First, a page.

Detoxing Your Kitchen | 3 Toxins to Watch Out for In Common Kitchen Items

detoxificationSimple, clean eating is a definitive component of a detoxification diet. As you cut out processed and packaged foods which essentially have excess everything – salt, fat, sugar, carbs – and start to consume healthy, whole vegetables, fruits, lean meats, organic dairy products, eggs, and whole grains, your body goes through a transformation and is kicked into detox mode.

More energy, greater mental clarity, and a higher functioning immune and filtration system helps eliminate built up waste byproducts, toxins, and other harmful biochemical agents which fuel harmful free radicals in the body.

A critical step in the detoxification diet process is prioritizing preparing your own food, versus buying it at the store, from a vending machine, or in a restaurant. When you prepare your own food, you:

• Have more control over the ingredients
• Feel pride and ownership over what you’re putting in your body
• Make healthier choices
• Educate yourself on pairings, flavorings, and technique
• Avoid cravings and impulse purchases
• Combat poor digestion and other toxin-induced ailments

Have you ever stopped to think about the potential toxins which may be in the very pots, pans, and other kitchen items you are using to prepare and store your food? When it comes to a detoxification diet, give your kitchen a quick audit for these common toxic cooking instruments and utensils:

BPA (Bisphenol A)

You may have noticed more and more “BPA Free” labels on the items you buy for your home and children lately – from baby bottles, canned food, and sports equipment to plastic containers and piping. Are you wondering, what’s with the new market abandonment of BPA?

While Bisphenol A is actually an organic chemical compound utilized in the manufacturing of many common household items as well as certain industrial resins and plastics, scientific research has discovered it may interact negatively with the human body. Referred to as an “endocrine disrupting chemical”, BPA has been shown to mimic naturally occurring hormones, like estrogen. The potential for adversely affecting healthy reproductive, neurological, and developmental processes in the body has been cause for alarm across much of the world’s medical community.

Related reading: How to Detox Environmental Estrogen to prevent Estrogen Dominance

Even though more scientific research is needed to support many claims about BPA’s negative impact on public health, the U.S. in addition to Canada and the European Union have already banned its use in baby bottles.

Non-stick Pans (Teflon)

Ever wondered if the whisperings about teflon were true? From “teflon makes you sick” to “teflon causes cancer,” the rumor mill has circulated many a time over when it comes to the subject of teflon. Scientifically speaking, Teflon can indeed make you sick, but only if you cook in pans coated with it at temperatures over 500 degrees Fahrenheit, which most household burners rarely get up to.

Teflon was introduced more commercially around the 1960s as a synthetic resin (polytetrafluoroethylene) which prevented particles from sticking to pretty much everything – cookware, catheters, machinery, the list goes on. While at lower temperatures, the chemical compounds in teflon are stable, as the heat rises, they can actually break down and begin to decompose.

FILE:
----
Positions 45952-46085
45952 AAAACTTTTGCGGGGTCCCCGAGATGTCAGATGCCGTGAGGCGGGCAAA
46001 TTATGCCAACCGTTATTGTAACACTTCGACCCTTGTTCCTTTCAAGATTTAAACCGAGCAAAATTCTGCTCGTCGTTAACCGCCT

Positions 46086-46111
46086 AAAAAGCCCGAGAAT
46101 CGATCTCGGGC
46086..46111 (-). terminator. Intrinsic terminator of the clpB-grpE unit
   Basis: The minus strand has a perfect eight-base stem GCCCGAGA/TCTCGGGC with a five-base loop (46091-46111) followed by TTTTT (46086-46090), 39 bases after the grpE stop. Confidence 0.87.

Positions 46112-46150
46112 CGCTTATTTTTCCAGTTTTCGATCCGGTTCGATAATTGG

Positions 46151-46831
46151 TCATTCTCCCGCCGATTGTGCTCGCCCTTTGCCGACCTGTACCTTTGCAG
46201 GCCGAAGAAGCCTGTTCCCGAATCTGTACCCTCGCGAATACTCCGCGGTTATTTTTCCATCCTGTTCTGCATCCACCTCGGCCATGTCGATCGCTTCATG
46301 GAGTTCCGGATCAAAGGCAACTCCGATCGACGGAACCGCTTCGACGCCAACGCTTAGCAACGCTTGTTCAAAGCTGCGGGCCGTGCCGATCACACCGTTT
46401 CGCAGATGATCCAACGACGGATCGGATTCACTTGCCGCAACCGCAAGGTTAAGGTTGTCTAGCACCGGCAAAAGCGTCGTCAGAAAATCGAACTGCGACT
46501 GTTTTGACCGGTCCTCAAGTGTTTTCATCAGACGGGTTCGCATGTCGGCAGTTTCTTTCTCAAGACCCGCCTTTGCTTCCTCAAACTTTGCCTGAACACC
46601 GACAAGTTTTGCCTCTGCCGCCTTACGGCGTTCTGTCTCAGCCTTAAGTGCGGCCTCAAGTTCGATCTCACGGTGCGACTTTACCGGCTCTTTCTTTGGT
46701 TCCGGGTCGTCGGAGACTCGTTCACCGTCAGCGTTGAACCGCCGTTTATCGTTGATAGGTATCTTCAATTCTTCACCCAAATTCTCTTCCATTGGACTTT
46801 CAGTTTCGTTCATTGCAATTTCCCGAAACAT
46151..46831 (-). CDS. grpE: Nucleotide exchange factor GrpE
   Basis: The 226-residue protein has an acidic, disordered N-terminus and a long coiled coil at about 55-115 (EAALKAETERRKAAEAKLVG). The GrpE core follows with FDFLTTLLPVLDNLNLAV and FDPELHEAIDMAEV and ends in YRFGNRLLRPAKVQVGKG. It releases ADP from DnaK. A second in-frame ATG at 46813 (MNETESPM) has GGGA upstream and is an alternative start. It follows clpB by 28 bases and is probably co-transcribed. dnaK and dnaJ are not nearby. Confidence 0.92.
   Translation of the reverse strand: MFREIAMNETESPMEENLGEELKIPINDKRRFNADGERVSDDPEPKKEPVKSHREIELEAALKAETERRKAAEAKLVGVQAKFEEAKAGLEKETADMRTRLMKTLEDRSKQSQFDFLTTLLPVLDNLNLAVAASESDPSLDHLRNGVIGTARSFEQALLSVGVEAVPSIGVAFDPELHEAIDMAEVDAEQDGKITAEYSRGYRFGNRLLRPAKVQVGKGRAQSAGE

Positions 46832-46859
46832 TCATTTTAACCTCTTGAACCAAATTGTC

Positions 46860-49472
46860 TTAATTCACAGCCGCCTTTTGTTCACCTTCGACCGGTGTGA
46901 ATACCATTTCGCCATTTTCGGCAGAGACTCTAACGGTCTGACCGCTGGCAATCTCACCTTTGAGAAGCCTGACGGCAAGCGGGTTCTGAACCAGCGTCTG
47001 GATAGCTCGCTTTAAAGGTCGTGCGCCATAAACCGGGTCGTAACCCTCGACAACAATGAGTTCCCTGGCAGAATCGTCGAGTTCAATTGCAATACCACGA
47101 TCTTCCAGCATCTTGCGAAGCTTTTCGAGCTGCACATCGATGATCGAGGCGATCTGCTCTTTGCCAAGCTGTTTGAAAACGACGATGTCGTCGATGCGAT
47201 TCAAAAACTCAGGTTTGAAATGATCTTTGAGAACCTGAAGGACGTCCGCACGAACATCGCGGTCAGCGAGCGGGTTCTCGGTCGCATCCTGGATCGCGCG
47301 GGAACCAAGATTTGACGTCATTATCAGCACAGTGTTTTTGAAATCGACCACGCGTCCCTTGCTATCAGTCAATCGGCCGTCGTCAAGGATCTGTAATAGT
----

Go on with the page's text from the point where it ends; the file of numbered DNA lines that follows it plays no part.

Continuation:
When this happens, fluorocarbon gases are released which have been shown to be fatal to some birds and result in flu-like symptoms in humans. Symptoms of “Teflon Flu” (or Polymer fume fever) include chills, headache, cough, fever, and possibly even excess fluid in the lungs. Best practice is to avoid extremely high cooking temperatures when using teflon coated pots and pans, and also to use non-metal utensils on the dishes themselves to avoid scraping off bits of nonstick coating into your food.


Giving your tomatoes a quick roast in the oven at high heat on a sheet of aluminum foil? While it certainly makes cleanup easier, you might want to rethink your method. Turns out that unlike most aluminum pots and pans, aluminum foil is not typically oxidized, which means that at high temperatures and with super acidic foods (tomatoes, lemons, etc), it can start to break down and seep into your food.

Sure you ingest, inhale, and absorb aluminum daily without even realizing it – it’s in a ton of stuff from deodorant to antacids, metal water bottles, canned food, pancake mix, treated water, astringents, tea, and much more. But high levels of aluminum, especially from cookware, can negatively affect people with kidney and bone diseases.

Minimal research has shown a correlation between aluminum exposure and some degenerative cognitive diseases like Alzheimer’s, but studies are needed to find a conclusive link between the two.

Being aware of toxins and how you can fuel your body to eliminate them plays an important role in your overall health and wellness as well as your detoxification diet. Don’t forget to be mindful of the external toxins in the everyday items and cookware you use as well!

Related reading: Is Your Detox System Overloaded With Every Day Toxic Chemicals?

Author bio: Jessica Hegg is the content manager at Interested in all things related to living a healthy lifestyle she works to share valuable information aimed at overcoming obstacles and improving the quality of life for others.


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